Within this program, the Board has made inclusiveness a priority. To this end, at ICANN's Nairobi Meeting in March 2010, it issued a Resolution asking ICANN stakeholders "to develop a sustainable approach to providing support to applicants requiring assistance in applying for and operating new gTLDs."
As a result, a cross-constituency Working Group, the SO-AC New gTLD Applicant Support Working Group was formed and chartered by the ALAC and GNSO. This Working Group's mandate is to recommend ways ICANN can support applicants for new gTLDs, including ways of reducing barriers to new gTLDs in developing regions.
- JAS WG main workspace (including list of members, affiliations and Statements of Interest)
Seth Greene, Interim Manager, Regional Affairs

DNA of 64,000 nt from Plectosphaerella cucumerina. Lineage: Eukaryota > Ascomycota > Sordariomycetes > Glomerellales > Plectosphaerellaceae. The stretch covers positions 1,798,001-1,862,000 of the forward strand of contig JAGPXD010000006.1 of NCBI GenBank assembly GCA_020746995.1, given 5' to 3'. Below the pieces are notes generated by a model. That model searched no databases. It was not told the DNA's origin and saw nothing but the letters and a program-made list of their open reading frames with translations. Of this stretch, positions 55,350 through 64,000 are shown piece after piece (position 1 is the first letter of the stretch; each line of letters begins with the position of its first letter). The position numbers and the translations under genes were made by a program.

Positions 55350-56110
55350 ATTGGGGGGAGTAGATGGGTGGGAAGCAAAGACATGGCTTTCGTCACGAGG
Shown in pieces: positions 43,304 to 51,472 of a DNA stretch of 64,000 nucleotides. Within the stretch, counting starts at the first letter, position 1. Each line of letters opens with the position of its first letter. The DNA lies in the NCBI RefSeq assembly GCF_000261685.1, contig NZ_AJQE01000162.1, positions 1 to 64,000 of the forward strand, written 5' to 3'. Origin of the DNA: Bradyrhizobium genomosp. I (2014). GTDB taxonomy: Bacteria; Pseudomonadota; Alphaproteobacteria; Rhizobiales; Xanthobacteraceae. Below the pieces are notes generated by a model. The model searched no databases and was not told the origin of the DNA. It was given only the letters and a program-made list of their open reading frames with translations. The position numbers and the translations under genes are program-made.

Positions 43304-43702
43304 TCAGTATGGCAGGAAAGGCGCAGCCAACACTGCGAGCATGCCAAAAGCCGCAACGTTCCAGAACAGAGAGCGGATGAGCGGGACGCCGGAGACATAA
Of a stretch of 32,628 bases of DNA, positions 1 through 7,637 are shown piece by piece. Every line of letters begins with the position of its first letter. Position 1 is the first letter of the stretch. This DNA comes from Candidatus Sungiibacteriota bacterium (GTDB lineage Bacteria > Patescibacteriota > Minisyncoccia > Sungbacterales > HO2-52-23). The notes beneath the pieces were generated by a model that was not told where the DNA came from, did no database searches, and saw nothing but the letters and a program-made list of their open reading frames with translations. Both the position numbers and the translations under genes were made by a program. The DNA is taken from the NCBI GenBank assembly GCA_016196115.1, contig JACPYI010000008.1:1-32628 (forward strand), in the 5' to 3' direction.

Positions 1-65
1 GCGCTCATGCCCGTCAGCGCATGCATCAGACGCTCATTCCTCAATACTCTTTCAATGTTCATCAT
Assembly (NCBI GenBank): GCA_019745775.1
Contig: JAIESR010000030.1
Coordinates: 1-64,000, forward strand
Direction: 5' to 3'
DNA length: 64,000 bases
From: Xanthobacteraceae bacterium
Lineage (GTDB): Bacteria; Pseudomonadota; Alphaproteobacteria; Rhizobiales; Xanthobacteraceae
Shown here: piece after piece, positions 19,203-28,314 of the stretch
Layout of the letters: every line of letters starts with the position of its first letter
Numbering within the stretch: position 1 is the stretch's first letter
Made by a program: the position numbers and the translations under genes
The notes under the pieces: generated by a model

At a Glance
ICANN's At-Large Staff has undergone three personnel changes since March.
Matt Ashtiani joins the At-Large Staff as Coordination Officer. His new responsibilities include tracking policy issues, developing At-Large's new knowledge management system, and working on the Community's social media presence.
Many in the At-Large Community already know Matt as ICANN's Constituency Travel Coordinator, a role he began in June 2009 when he joined ICANN. Currently, Matt is splitting his time between his old and new positions, but will fully be in place as At-Large Coordinator in time for ICANN's Singapore Meeting in June.